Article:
The renewables era

India’s renewable energy capacity, and the dynamism of the sector, continues to grow. The country has hit 10,000 megawatts of installed capacity in solar energy, up from only around 2,650 megawatts in 2014. This came with the commissioning of the Kamuthi solar power plant by the Adani group, the world’s largest with a capacity of nearly 650 Mw. Almost simultaneously, an auction conducted by the Solar Authority of India for 1,000 Mw of wind power capacity resulted in the winning bidders agreeing to sell wind power for 25 years to the Power Trading Corporation, or PTC, at Rs 3.46 a unit. This is not just low; it suggests that, at least in terms of auction prices, wind power is converging with solar power, which, in turn, is converging with coal-based power. A recent auction of solar power capacity at Rewa in Madhya Pradesh resulted in power contracts at Rs 3.30 a unit. In other words, solar and wind power have achieved “grid parity” with coal. The average coal tariff at the moment is between Rs 3.30 and Rs 3.50 a unit; more recently bid out coal tariffs may be slightly higher, starting at Rs 4 a unit.

While this is certainly good news and increases the likelihood of India meeting its still distant target of 175 Gw of installed capacity in renewables by 2022, there are still major grounds for caution. On the one hand, in the wind auctions, prices declined sharply even during the auction, suggesting a “win at all cost” strategy might have been employed by some bidders. If so, then the concern – as with all auctions with sharply low or high price discovery – is that the successful bidders are looking to renegotiate in the future. To what degree will making profits at these prices depend upon policy stability in the sector, and what will the goods and services tax, for example, do to margins? These questions do not have firm answers. It is to be hoped that the mistakes made in the past in the thermal power sector – over-enthusiastic bidding followed by eager renegotiation – are not repeated in this sector.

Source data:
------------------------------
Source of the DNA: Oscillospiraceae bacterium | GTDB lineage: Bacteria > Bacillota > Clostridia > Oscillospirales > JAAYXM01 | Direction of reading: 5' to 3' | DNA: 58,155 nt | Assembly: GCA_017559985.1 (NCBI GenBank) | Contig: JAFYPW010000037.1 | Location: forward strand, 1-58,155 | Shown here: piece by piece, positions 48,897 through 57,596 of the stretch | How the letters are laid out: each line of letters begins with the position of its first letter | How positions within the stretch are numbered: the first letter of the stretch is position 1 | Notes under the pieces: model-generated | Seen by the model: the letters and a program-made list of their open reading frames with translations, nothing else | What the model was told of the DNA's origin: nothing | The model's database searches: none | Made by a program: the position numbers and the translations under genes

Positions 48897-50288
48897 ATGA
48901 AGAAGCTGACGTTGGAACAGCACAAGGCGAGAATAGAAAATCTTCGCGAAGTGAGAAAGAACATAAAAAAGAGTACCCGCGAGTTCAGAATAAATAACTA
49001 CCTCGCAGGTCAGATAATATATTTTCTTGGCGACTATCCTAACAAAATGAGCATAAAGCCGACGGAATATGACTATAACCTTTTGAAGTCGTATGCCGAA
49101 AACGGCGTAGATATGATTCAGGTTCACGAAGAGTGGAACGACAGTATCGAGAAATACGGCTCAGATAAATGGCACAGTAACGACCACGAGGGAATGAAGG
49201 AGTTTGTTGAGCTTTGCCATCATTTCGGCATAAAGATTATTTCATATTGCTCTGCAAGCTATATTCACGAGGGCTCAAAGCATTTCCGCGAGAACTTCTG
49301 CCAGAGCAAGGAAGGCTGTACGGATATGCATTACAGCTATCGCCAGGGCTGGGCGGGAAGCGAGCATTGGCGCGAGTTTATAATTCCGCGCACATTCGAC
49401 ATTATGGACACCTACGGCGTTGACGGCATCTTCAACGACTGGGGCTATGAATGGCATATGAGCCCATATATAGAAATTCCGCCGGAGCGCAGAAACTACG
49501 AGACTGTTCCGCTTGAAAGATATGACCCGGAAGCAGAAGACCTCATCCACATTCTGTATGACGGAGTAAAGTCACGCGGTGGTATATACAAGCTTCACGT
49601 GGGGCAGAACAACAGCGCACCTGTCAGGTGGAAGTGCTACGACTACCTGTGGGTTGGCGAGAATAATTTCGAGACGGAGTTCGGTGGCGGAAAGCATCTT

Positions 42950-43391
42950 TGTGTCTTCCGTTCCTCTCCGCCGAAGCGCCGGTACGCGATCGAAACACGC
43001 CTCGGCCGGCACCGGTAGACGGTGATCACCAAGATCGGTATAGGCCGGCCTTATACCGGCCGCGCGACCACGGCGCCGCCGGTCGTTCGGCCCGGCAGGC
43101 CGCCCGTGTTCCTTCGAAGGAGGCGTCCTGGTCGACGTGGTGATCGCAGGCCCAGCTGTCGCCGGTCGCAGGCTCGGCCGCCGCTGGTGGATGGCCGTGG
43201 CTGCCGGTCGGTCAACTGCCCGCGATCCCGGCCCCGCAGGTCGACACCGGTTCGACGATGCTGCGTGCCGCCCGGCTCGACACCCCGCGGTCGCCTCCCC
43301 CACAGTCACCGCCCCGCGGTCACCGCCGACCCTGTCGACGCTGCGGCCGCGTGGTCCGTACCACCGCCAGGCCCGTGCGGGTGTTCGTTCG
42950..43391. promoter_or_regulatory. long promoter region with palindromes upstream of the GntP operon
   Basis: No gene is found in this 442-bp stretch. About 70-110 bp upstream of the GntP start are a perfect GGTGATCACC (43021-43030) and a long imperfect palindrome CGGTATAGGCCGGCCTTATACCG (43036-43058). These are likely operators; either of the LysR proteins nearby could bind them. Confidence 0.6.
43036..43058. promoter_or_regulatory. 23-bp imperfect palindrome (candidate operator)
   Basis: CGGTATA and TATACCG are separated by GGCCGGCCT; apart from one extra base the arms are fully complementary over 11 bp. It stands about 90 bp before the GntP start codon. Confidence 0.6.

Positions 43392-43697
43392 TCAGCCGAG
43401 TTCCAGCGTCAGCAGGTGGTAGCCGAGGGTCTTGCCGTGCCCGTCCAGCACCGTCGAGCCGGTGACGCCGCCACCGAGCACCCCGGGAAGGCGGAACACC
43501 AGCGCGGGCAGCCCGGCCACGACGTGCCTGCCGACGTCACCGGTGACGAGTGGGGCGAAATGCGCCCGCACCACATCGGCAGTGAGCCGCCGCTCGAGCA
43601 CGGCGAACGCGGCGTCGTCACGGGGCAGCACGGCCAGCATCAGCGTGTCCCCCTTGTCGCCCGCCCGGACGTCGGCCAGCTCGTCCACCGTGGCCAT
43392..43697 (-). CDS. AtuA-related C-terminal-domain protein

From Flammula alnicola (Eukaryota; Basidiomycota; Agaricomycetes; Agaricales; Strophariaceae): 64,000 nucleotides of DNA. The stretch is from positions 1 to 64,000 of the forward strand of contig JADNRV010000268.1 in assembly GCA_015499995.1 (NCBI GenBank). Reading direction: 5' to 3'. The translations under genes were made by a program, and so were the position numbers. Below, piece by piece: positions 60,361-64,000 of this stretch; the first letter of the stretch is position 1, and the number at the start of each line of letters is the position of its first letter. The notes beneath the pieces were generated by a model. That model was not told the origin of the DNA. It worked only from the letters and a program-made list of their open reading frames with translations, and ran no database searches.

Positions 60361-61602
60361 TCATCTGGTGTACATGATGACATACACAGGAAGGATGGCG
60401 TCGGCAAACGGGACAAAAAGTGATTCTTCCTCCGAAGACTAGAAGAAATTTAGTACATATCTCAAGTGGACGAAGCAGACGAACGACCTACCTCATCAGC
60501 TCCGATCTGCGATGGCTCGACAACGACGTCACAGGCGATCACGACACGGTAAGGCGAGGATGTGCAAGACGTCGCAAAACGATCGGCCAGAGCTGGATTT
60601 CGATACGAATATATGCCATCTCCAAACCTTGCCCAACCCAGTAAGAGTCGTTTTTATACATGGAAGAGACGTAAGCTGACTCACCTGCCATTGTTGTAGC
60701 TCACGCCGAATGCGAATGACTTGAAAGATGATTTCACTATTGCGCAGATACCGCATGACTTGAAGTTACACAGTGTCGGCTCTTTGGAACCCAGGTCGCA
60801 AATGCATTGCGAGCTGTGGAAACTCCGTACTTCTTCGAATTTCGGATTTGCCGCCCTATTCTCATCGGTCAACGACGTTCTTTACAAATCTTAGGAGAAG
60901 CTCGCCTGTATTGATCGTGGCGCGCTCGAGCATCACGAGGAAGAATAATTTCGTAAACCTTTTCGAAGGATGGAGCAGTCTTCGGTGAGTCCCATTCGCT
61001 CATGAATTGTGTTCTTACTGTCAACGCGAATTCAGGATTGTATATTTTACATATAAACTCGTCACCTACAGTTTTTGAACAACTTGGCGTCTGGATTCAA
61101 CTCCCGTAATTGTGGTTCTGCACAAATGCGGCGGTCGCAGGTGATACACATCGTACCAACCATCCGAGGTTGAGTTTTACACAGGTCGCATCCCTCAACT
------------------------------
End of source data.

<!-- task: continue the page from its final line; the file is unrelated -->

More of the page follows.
In other words, the long-term health of the power sector continues to be something that needs watching closely. The effect of such cheap, long-term power purchase agreements on the distribution company (or discom) ecosystem in general and on the recent power restructuring scheme, UDAY, should be examined. The central reform in UDAY is shifting pricing to market rates at which discoms do not make losses. Many discoms have long-term power purchase agreements in place, and thus cannot easily reduce their cost of power. But raising prices when other sources of power are ever cheaper may be difficult as well. In general, the fact that solar and wind power are as cheap, according to the market, as new thermal projects, indicates that those who said that India had commissioned its last new coal-based power plant may have been right. Even the Central Electricity Authority says no new plants will be needed for a decade. The question really is, given this tectonic shift in technology and pricing, how much of the old – old power purchase agreements, old plants – can be carried over into the new era?



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